In another aspect, a method of initiating alveolar bone regrowth about a tooth of a patient suffering from bone loss due to periodontal disease includes topically administering to a periodontal pocket about the tooth of the patient an osteoclastic and osteoblastic modifying substance that is topically administering to the periodontal pocket about the tooth as a medicament.

In yet another aspect, a method of initiating bone regrowth in a patient suffering from alveolar bone loss and recessed gums about one or more teeth includes the steps or processes of identifying a treatment region for regrowth of the alveolar bone associated the one or more teeth that includes a periodontal pocket therein and preparing a periodontal medicament delivery tray for the patient. The delivery tray is prepared to have a cavity that defines one or more application regions with each application region about the one or more of the teeth in the identified treatment region. The process next includes placing an osteoclastic and osteoblastic controlling solution in the application region of the tray cavity and applying the medication solution placed in the tray cavity to the periodontal pocket in the treatment region. The process further includes placing a medicament in the application region of the tray cavity and applying the medicament placed in the tray cavity to the periodontal pocket in the treatment region.

Various aspects of the present disclosure will be in part apparent and in part pointed out below. It should be understood that various aspects of the disclosure may be implemented individually or in combination with one another. It should also be understood that the detailed description and drawings, while indicating certain exemplary embodiments, are intended for purposes of illustration only and should not be construed as limiting the scope of the disclosure.

BRIEF DESCRIPTION OF THE DRAWINGS

FIG. 1A is a cross-sectional view of a healthy tooth and gingival tissue.

FIG. 1B is a cross-sectional view of a tooth and gingival tissue in the presence of periodontal disease resulting in considerable alveolar bone loss and associated gingival tissue loss thereon.

FIGS. 2A and 2B are a cross-sectional close-up photographic image (FIG. 2A) and a graphical representation thereof (FIG. 2B) showing a marginal gingiva and tooth structure including a cementoenamel junction.

FIGS. 3A and 3B are a cross-sectional close-up photographic image (FIG. 3A) and a graphical representation thereof (FIG. 3B) is a close-up side photographic image of a tooth and associated marginal gingiva.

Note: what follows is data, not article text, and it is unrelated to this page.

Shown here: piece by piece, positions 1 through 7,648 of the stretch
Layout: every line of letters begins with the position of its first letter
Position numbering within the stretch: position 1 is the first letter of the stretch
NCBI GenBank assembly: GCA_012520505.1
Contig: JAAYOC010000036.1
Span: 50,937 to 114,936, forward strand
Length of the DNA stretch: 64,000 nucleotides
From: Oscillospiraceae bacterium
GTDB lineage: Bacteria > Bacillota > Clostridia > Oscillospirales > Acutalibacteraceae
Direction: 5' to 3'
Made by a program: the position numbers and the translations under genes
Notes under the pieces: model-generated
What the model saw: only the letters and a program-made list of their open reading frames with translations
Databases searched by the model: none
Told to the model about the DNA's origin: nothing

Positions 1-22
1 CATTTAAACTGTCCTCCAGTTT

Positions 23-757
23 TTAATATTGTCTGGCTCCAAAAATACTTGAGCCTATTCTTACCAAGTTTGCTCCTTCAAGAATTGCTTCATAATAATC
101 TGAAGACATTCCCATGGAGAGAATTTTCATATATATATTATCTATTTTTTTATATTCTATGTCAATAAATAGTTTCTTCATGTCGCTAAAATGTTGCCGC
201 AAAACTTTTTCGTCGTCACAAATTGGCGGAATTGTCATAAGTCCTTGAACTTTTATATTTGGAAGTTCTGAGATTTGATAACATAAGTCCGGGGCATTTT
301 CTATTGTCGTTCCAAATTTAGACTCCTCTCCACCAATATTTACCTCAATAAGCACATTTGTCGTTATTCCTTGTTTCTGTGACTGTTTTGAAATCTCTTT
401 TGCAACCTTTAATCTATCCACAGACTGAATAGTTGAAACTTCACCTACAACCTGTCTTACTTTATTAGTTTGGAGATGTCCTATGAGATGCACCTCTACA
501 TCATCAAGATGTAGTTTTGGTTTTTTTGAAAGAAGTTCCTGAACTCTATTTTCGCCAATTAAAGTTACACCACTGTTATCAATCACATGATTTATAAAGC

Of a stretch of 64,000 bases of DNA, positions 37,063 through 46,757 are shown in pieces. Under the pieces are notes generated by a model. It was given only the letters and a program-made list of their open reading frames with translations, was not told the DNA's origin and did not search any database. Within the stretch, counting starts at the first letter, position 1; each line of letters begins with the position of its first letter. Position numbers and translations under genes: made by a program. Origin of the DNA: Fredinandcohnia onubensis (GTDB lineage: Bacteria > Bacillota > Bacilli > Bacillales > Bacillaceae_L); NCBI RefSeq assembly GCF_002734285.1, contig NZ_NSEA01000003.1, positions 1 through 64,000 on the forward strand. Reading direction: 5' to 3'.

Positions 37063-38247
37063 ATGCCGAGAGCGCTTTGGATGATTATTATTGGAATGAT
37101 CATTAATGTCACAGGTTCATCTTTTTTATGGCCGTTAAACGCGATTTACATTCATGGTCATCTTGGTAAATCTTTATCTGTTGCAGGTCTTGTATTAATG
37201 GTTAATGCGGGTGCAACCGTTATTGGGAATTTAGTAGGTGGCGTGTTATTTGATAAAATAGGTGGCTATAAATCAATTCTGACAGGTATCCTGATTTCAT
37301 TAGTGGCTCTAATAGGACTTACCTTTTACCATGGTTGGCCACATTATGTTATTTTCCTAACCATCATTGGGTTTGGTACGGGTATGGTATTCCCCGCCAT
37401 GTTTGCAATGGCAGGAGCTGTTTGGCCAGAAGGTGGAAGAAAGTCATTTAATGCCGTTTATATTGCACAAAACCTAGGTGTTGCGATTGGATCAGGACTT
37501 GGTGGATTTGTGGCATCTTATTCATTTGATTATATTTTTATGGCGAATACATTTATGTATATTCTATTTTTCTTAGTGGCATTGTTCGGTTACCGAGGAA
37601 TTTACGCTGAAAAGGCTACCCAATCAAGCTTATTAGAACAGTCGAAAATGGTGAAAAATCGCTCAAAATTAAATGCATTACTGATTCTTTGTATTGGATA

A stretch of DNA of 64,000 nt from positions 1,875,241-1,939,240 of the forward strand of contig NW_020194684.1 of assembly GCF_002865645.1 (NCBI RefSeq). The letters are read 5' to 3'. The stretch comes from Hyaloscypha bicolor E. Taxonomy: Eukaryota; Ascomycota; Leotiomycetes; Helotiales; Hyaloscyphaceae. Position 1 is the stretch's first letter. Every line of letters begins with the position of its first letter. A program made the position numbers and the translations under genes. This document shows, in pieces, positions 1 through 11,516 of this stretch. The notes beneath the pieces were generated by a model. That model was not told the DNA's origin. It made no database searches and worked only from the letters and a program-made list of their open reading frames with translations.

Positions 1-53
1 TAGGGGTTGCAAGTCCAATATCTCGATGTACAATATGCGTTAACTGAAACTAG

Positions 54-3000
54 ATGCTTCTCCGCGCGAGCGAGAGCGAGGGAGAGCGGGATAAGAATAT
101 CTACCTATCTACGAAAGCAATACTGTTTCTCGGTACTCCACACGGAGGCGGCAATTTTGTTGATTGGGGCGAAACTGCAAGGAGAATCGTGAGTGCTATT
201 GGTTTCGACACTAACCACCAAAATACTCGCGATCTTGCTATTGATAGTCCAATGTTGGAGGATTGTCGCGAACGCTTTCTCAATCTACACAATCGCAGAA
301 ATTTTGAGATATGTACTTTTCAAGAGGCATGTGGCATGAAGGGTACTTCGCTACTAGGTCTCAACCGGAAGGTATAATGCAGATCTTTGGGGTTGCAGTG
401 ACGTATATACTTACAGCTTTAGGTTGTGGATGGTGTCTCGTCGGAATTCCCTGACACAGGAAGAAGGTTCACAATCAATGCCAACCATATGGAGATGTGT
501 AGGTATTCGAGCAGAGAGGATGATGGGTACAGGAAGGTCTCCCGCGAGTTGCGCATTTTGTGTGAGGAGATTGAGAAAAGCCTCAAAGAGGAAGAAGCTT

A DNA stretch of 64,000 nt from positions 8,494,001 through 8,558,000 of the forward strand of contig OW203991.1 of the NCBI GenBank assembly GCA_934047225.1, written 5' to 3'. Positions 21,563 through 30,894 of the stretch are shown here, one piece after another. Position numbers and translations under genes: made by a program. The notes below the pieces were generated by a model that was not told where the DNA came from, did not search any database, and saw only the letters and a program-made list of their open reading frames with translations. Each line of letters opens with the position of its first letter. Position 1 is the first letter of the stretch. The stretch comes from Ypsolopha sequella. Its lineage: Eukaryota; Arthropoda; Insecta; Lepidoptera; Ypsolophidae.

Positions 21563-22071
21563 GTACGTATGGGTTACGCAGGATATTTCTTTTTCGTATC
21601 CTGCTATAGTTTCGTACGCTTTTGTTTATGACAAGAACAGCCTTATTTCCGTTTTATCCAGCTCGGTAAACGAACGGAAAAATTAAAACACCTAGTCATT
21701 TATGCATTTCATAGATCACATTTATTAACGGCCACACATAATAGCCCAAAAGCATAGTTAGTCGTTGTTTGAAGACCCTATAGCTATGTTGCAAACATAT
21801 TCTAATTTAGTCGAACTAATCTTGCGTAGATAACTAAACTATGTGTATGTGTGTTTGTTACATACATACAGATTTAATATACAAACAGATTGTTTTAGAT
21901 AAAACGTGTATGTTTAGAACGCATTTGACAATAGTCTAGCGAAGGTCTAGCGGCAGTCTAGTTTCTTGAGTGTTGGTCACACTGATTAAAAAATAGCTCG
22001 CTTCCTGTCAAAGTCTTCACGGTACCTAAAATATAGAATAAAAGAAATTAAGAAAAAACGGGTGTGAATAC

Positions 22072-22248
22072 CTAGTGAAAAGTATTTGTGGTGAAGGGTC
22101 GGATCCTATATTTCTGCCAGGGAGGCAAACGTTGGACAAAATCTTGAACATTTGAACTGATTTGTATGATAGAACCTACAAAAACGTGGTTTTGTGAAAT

FIGS. 4A and 4B are a cross-sectional close-up photographic image (FIG. 4A) and a graphical representation thereof (FIG. 4B) of another close-up side photographic image of a tooth and associated marginal gingiva.

FIG. 5 is a top plan view of a periodontal medicament delivery tray suitable for use with one or more embodiments of the present disclosure.

FIG. 6 is a side elevation view of a periodontal medicament delivery tray as worn by a patient for use in one or more embodiments of the treatments of the present disclosure.

FIG. 7 is a side elevation view of upper and lower periodontal medicament delivery trays as worn by a patient for simultaneous treatment of both the upper and lower teeth and associated marginal gingiva according to some embodiments.

FIGS. 8A and 8B are close-up photographic image (FIG. 8A) and a graphical representation thereof (FIG. 8B) of an initial radiograph taken in 1976 demonstrating the bone level for a 55 year old patient that is beginning to experience bone loss and tissue recession.

FIGS. 9A and 9B are close-up photographic image (FIG. 9A) and a graphical representation thereof (FIG. 9B) of a 2012 radiograph image taken of the same patient of FIGS. 8A and 8B taken in 2012 showing an increase in alveolar bone and gingival tissue.

FIGS. 10A and 10B are side image radiographs (FIG. 10A) and graphical representation thereof (FIG. 10B) of the same patient in 1976 showing the effects of alveolar bone loss and its effect on the loss of gingival tissue due to periodontal disease.

FIGS. 11A and 11B are side image radiographs (FIG. 11A) and graphical representation thereof (FIG. 11B) of the same patient of FIGS. 11A and 11B also taken in 2012 also showing the positive effects of growth of the alveolar bone and growth of gingival tissue thereon due to presently disclosed process.